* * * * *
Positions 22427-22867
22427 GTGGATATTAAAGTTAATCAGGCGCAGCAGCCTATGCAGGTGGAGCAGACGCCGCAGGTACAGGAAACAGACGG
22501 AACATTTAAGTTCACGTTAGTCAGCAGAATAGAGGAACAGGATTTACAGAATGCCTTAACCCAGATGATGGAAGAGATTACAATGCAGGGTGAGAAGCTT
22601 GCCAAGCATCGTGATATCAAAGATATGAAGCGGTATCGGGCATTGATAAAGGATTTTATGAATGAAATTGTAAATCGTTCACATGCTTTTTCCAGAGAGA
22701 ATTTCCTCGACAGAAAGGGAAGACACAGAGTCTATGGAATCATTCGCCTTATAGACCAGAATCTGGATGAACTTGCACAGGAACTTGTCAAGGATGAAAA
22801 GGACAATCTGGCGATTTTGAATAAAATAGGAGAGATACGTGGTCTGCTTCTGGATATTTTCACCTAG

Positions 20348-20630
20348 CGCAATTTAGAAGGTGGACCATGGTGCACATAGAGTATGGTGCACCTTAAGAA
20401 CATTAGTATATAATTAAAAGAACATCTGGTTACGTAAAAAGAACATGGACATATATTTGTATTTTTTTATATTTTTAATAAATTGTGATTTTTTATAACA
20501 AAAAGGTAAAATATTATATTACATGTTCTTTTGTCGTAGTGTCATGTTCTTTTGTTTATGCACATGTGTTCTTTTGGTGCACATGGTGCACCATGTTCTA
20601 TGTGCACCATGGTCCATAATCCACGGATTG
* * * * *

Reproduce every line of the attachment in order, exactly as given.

Positions 22427-22867
22427 GTGGATATTAAAGTTAATCAGGCGCAGCAGCCTATGCAGGTGGAGCAGACGCCGCAGGTACAGGAAACAGACGG
22501 AACATTTAAGTTCACGTTAGTCAGCAGAATAGAGGAACAGGATTTACAGAATGCCTTAACCCAGATGATGGAAGAGATTACAATGCAGGGTGAGAAGCTT
22601 GCCAAGCATCGTGATATCAAAGATATGAAGCGGTATCGGGCATTGATAAAGGATTTTATGAATGAAATTGTAAATCGTTCACATGCTTTTTCCAGAGAGA
22701 ATTTCCTCGACAGAAAGGGAAGACACAGAGTCTATGGAATCATTCGCCTTATAGACCAGAATCTGGATGAACTTGCACAGGAACTTGTCAAGGATGAAAA
22801 GGACAATCTGGCGATTTTGAATAAAATAGGAGAGATACGTGGTCTGCTTCTGGATATTTTCACCTAG

Positions 20348-20630
20348 CGCAATTTAGAAGGTGGACCATGGTGCACATAGAGTATGGTGCACCTTAAGAA
20401 CATTAGTATATAATTAAAAGAACATCTGGTTACGTAAAAAGAACATGGACATATATTTGTATTTTTTTATATTTTTAATAAATTGTGATTTTTTATAACA
20501 AAAAGGTAAAATATTATATTACATGTTCTTTTGTCGTAGTGTCATGTTCTTTTGTTTATGCACATGTGTTCTTTTGGTGCACATGGTGCACCATGTTCTA
20601 TGTGCACCATGGTCCATAATCCACGGATTG